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Industrial emissions: reasons to exclude cattle farms from the EU directive

The CEO of Assocarni, François Tomei: 'Cattle stock reduced by 40% in 60 years'.

11, Jul 2023

Wednesday will be a decisive day in the European Parliament on many fronts. In addition to the "restoration of nature", there will also be a vote on the controversial directive that equates emissions from cattle farms to those from industrial plants. The zootechnical sectors of the whole European Union confirm their solid opposition to this assimilation.

The general director of Assocarni François Tomei who had already expressed the position of his association in March reiterated: “Allowing the equation 'farms = factories' to pass would not only represent the antechamber of the dismantling of the European livestock system which, as a whole, today it is worth 170 billion euros and directly employs more than 4 million people, but it could have disastrous results for the environment, the economy and food safety”.

In an interview with EFA News, Tomei then lists a series of scientific arguments by virtue of which cattle breeding does not deserve to be equated to polluting factories. Firstly, the general manager of Assocarni recalls that the bovine and buffalo herd on the European continent has dropped by 40% in the last 60 years, going from 193 million bovines in 1961 to 115 million today. On a global level, on the contrary, in the same sixty years, the same cattle and buffalo herd grew from 1 billion head to 1.7 billion. Furthermore, according to the 2021 EU inventory data, "the first sector by emissions is energy (27% of the EU total), followed by transport (22.5%) by industry (22%) and by residential consumption (13%), while agriculture ranks fifth with 11%”. That's not all: the Environment Commission does not take into account "the strong reduction in emissions from European farms which, from 1990 to 2020, fell by 23% (from 317 to 245 million tons of CO2e) and that those of enteric methane, gas particularly under accusation, by 22%”, underlines Tomei. In this context, then, Italy shows itself to be even more virtuous, from the moment in which "the agricultural sector accounts for 7.8% of the total climate-altering emissions and of these, only 4% are attributable to the meat and milk".

Another reassuring element on an environmental level are new studies which show that "livestock activities in the last ten years have not only had no impact on the environment, but have contributed to cooling the atmosphere with emissions recalculated cumulatively at - 49 million tons of CO2 equivalent".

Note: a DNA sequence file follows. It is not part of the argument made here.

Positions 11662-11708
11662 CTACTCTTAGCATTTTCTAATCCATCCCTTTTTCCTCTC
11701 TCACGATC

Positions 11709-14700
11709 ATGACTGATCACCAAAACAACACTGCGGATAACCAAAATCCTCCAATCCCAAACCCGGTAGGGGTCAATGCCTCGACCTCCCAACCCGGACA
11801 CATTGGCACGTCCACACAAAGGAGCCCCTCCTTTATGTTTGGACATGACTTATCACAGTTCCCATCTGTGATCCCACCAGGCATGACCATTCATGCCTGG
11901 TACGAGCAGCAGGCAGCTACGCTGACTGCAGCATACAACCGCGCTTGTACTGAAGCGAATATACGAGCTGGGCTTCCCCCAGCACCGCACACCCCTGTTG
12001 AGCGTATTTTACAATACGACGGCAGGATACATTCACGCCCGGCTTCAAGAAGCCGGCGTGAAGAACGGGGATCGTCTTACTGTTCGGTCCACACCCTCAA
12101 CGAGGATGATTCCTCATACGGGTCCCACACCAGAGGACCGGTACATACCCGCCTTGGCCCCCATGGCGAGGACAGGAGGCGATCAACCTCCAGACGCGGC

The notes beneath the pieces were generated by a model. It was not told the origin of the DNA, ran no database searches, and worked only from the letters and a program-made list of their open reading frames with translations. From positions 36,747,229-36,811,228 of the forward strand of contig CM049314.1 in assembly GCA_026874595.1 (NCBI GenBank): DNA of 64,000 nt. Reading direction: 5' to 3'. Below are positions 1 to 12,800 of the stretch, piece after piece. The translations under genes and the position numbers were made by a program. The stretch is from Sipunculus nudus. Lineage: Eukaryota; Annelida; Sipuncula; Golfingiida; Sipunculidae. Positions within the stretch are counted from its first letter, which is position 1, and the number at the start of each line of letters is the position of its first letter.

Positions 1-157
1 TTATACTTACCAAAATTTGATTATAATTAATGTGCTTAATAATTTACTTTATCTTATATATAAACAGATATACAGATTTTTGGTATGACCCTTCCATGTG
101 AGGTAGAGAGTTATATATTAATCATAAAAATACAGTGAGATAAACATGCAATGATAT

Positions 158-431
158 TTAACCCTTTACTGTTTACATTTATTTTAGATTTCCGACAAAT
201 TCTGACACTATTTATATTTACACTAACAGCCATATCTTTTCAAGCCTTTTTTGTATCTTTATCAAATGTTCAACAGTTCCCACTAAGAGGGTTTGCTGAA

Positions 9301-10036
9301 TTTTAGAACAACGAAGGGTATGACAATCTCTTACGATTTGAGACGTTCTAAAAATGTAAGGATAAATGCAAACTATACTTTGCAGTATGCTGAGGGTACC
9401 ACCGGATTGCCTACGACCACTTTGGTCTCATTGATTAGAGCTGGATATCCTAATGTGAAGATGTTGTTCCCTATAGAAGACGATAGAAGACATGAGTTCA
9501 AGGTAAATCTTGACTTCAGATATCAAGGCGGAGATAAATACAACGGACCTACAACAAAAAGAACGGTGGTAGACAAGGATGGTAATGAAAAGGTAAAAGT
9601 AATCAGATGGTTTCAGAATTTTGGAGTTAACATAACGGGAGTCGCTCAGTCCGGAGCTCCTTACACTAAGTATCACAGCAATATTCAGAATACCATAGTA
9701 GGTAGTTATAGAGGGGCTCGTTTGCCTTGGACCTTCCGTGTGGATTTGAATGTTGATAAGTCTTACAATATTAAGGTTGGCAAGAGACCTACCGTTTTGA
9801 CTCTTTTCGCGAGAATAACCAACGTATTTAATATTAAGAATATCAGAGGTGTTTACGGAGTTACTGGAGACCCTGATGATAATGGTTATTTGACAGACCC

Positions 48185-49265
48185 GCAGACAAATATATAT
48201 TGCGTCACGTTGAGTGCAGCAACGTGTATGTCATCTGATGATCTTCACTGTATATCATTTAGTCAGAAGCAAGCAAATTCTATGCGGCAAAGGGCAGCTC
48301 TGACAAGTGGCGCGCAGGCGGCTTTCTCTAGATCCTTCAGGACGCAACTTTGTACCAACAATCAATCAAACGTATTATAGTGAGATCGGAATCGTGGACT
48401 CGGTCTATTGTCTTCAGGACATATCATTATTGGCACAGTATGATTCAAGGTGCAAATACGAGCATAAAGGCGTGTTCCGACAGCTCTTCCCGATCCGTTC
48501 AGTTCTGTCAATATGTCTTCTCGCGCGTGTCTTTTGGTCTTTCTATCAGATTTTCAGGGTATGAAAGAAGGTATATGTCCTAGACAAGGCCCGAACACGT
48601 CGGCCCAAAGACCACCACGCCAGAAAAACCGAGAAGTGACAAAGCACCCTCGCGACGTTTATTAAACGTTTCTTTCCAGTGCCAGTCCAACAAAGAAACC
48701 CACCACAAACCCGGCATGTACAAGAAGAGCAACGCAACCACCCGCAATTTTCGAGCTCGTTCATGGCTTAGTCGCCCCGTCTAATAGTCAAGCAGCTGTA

And again: cattle farms "contribute to the protection of the territory and the fertility of the land in a natural way", preventing in particular "hydrogeological instability and the abandonment of marginal areas thanks to the constant presence of the breeder / farmer". The cattle sector is also a "perfect model of circular economy". From this supply chain “many products, by-products and co-products are obtained which are destined for various uses. In the agricultural phase - recalls Tomei - livestock manure is used by farmers to fertilize the land on which the rations necessary to feed the cattle are produced and are also indispensable as fertilizers in the production of organic crops intended for humans". Moreover, Italy is the 4th world producer of biogas after Germany, China and the USA.

In terms of food security, cattle farms contribute to satisfying the growing demand for food of animal origin which will see an increase of 30% by 2050. "It appears evident - observes Tomei - that zootechnical activities, first and foremost that of cattle breeding, they are not replaceable, but rather must continue in the direction already undertaken, produce more, more efficiently, with an ever better use of resources, in short, continuing in the direction of sustainability".

Last - but not least - the reason not to penalize cattle breeding lies in the fact that it represents more than 4.5% of the turnover of the Italian agri-food sector (excluding distribution and catering), for a value of over 9 billion euros (data Ismea), and involves more than 358,000 employees and over 133,000 farms active in all regions of our country. Therefore, its downsizing "would affect the competitiveness of the supply chain, already deficient by around 50%, making Italy dependent on third countries with environmental and quality standards very different from ours", concludes the general manager of Assocarni.

lml - 32840
Rome, RM, Italy, 10/07/2023 18:07
EFA News - European Food Agency

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